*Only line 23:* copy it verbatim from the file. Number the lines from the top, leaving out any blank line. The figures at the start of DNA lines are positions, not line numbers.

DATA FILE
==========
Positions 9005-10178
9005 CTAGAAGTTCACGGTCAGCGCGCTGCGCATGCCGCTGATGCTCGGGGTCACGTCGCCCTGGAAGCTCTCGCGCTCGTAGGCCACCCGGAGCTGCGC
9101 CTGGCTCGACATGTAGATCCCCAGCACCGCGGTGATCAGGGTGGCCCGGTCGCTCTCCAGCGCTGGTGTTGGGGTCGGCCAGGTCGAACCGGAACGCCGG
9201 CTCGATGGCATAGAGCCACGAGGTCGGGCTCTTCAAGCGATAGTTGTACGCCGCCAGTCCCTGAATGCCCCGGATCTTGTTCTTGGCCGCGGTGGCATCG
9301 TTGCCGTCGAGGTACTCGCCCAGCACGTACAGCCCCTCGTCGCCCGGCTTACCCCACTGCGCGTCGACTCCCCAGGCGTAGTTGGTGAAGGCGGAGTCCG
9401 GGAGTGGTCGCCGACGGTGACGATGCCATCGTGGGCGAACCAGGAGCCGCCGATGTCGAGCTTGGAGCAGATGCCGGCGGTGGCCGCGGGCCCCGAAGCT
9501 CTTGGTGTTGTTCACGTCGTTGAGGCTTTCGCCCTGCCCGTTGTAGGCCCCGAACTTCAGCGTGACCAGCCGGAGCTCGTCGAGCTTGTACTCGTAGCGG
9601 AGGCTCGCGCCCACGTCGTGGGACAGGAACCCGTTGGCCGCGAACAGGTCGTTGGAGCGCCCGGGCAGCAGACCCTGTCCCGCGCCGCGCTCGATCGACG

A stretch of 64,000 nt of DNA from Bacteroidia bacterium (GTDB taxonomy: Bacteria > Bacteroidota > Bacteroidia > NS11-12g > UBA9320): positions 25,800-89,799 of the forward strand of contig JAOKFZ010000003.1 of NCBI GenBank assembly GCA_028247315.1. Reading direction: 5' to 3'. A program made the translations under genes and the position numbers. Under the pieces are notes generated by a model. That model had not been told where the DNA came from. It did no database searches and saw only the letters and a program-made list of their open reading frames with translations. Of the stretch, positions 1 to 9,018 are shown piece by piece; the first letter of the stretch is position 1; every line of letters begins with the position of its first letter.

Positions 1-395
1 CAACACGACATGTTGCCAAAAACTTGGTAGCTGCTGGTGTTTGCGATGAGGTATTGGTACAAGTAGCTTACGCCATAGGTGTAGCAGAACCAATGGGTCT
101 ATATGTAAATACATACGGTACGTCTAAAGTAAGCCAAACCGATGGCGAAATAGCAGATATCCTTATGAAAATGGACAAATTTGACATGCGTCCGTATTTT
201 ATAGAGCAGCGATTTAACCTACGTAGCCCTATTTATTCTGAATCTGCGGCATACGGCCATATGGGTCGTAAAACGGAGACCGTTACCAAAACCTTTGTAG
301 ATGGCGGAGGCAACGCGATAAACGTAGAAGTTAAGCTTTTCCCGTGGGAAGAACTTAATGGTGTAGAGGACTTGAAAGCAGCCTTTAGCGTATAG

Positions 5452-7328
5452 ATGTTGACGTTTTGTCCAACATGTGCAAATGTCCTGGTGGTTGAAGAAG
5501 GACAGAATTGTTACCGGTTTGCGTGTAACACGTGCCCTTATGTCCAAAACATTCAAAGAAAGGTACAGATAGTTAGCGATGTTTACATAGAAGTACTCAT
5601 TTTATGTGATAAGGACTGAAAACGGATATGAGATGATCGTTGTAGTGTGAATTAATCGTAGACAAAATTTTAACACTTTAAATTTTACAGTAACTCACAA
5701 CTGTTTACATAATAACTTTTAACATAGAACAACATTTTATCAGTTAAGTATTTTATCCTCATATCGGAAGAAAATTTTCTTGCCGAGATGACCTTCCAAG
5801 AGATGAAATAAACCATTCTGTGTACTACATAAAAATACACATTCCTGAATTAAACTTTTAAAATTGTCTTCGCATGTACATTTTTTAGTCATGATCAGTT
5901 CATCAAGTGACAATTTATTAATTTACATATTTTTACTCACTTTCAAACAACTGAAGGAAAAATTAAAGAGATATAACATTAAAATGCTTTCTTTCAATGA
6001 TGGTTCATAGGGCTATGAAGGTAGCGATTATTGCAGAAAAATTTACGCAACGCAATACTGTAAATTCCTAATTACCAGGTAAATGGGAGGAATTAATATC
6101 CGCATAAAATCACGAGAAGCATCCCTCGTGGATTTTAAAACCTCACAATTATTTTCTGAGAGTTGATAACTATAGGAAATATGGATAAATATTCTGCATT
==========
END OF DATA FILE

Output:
6101 CGCATAAAATCACGAGAAGCATCCCTCGTGGATTTTAAAACCTCACAATTATTTTCTGAGAGTTGATAACTATAGGAAATATGGATAAATATTCTGCATT